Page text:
Earlier this year, HammondTownsend discussed new provisions of workers’ compensation law with retroactive effect for certain employees who contracted COVID-19 in this blog. The key aspect of the new provisions is a rebuttable presumption that an employee contracted COVID-19 at work. The new provisions are contained in this statute.
The new provisions apply to two categories of employees. One category is healthcare providers. The presumption for this category begins on March 12, 2020, and ends on December 30, 2021.
The other category is firefighters, emergency medical services personnel, law-enforcement officers, correctional officers, and regional jail officers. The presumption for this category begins on July 1, 2020, and ends on December 30, 2021.
The new provisions became effective on July 1, 2021. Thus, as to the first category above, the new provisions are retroactive for the period from March 12, 2020, through June 30, 2021. As to the second category above, the new provisions are retroactive from July 1, 2020, through June 30, 2021.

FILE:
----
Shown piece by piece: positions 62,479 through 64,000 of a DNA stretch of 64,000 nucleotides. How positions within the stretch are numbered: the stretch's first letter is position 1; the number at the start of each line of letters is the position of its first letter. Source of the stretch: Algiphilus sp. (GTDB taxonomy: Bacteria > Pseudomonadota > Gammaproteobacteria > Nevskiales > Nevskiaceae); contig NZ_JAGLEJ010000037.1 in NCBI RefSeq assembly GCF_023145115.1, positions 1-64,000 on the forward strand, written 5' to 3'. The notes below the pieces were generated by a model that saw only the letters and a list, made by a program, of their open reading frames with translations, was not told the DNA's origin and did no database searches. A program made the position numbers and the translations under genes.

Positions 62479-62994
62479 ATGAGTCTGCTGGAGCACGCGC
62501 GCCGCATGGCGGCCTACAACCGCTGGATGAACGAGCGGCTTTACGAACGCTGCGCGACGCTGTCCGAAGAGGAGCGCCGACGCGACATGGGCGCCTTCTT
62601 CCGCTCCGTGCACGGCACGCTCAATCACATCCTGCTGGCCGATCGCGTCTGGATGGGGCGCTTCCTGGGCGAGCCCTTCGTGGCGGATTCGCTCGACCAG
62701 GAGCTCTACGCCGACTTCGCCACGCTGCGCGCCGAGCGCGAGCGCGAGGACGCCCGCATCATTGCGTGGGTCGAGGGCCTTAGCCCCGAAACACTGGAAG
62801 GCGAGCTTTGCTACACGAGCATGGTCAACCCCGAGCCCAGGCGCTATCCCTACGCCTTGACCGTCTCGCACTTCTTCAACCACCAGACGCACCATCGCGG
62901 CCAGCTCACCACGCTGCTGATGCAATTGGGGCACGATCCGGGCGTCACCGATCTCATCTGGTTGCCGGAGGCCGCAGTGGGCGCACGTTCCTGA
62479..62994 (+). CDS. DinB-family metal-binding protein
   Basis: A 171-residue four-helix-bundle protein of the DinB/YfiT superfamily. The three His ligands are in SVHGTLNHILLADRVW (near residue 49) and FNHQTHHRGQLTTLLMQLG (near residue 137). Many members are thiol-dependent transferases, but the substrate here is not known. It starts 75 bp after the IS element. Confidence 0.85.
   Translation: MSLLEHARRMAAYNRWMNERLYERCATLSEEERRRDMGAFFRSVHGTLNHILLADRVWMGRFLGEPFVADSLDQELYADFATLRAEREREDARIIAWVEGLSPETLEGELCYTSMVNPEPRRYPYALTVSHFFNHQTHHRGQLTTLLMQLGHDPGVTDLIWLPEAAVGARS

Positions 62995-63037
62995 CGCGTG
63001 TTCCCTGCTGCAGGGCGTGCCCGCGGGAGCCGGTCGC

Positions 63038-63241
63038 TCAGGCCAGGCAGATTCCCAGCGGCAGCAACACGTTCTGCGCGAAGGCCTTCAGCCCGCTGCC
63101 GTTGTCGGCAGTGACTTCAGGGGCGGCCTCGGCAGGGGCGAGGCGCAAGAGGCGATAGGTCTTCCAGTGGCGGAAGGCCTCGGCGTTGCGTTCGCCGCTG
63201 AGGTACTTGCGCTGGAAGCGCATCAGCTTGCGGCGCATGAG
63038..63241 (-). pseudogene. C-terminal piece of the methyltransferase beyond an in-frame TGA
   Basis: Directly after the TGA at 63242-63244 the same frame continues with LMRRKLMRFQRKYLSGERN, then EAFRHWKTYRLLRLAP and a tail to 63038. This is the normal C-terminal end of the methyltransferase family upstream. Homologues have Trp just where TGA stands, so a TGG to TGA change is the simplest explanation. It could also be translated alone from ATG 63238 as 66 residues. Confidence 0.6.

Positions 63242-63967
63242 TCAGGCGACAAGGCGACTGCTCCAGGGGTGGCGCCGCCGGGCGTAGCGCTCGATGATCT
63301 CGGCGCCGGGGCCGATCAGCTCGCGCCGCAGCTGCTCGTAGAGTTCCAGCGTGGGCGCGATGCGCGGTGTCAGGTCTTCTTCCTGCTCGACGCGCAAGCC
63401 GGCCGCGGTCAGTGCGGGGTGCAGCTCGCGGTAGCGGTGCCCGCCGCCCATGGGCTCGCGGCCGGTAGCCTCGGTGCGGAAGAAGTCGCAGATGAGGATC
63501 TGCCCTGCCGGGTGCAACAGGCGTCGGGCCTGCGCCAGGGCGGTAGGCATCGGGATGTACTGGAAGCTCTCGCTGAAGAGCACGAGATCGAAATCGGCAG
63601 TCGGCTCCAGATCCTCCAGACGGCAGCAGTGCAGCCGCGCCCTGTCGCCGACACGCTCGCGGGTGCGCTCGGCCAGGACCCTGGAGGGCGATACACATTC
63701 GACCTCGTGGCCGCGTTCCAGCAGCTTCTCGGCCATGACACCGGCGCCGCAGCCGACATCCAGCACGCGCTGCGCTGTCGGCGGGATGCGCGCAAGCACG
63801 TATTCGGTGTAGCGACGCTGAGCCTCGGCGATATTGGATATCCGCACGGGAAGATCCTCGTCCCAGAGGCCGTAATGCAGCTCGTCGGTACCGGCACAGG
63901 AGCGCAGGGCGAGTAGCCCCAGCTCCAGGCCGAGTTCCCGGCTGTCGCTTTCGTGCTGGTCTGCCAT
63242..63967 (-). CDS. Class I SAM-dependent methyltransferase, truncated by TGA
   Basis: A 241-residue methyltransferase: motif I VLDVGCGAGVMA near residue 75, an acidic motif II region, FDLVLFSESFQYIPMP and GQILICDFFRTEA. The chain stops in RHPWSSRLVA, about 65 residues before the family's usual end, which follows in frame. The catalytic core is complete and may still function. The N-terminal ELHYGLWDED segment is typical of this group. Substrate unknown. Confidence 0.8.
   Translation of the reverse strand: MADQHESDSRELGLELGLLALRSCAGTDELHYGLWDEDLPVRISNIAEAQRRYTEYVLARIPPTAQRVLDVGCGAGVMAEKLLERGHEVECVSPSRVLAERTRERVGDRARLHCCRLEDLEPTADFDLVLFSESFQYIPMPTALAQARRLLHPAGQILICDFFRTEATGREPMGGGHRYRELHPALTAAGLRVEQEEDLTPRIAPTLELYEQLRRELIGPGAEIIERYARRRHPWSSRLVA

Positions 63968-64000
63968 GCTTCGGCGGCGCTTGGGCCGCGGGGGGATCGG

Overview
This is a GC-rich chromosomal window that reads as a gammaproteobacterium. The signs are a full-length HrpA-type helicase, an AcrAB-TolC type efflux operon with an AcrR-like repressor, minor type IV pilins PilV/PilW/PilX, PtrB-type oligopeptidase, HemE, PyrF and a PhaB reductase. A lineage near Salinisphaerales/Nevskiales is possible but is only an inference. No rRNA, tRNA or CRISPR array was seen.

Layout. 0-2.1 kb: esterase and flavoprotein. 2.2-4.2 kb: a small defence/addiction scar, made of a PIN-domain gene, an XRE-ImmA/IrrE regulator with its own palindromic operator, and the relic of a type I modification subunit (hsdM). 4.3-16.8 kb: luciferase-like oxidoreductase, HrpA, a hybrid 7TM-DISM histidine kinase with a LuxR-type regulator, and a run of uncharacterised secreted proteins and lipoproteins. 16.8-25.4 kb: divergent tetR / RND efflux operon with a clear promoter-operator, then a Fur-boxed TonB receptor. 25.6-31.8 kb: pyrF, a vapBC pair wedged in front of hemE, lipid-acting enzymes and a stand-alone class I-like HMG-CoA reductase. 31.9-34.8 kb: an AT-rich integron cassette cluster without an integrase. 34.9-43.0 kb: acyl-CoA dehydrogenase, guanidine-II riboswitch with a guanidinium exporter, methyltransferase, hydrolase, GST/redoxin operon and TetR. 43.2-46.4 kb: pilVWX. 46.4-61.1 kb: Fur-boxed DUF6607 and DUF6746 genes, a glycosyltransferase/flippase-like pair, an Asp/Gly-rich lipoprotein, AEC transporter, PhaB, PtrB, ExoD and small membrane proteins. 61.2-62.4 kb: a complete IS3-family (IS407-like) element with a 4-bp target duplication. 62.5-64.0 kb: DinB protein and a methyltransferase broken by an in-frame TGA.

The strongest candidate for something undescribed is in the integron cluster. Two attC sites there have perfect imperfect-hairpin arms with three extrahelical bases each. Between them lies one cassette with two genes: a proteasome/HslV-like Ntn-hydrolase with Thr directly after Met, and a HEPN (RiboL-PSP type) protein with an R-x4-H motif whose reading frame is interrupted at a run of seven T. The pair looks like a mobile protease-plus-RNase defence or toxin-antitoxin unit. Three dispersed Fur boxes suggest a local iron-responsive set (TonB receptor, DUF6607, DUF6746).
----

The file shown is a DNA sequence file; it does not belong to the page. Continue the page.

A threshold issue regarding the new provisions is whether their retroactivity violates the Constitution of Virginia. To date, no judicial tribunal has addressed this issue.
Even if the constitutional issue were not present, the new provisions still demonstrate the advisability of retaining counsel when pursuing workers’ compensation benefits for COVID-19. For example, the new provisions impose different requirements on a healthcare provider depending on when the provider developed COVID-19. A provider who developed COVID-19 on or after July 1, 2020, must produce the following evidence to gain the presumption:
— There must be evidence that the claimant is a healthcare provider as that term is defined. Va. Code § 65.2-402.1(B)(1).
— There must be evidence that, “as part of the [claimant’s] employment[, the claimant] is directly involved in diagnosing or treating persons known or suspected to have COVID-19.” § 65.2-402.1(B)(1) (emphasis added).
— There must be evidence that the claimant “presented with signs and symptoms of COVID-19 that required medical treatment.” § 65.2-402.1(F)(2)(b).
— There must be evidence of either “a presumptive positive test or a laboratory-confirmed test for COVID-19.” § 65.2-402.1(F)(2)(b).
— There must be evidence that, after the aforesaid (i) presentation with signs and symptoms and (ii) presumptive positive or laboratory-confirmed test, “the claimant received a positive diagnosis of COVID-19 from a licensed physician, nurse practitioner, or physician assistant.” § 65.2-402.1(F)(2)(b).
HammondTownsend is a Virginia workers’ compensation law firm with offices located around the Commonwealth. If you fall within the class of employees described above and contracted COVID-19, please do not hesitate to contact HammondTownsend for a free consultation. We can help you with the workers’ compensation process from start to finish.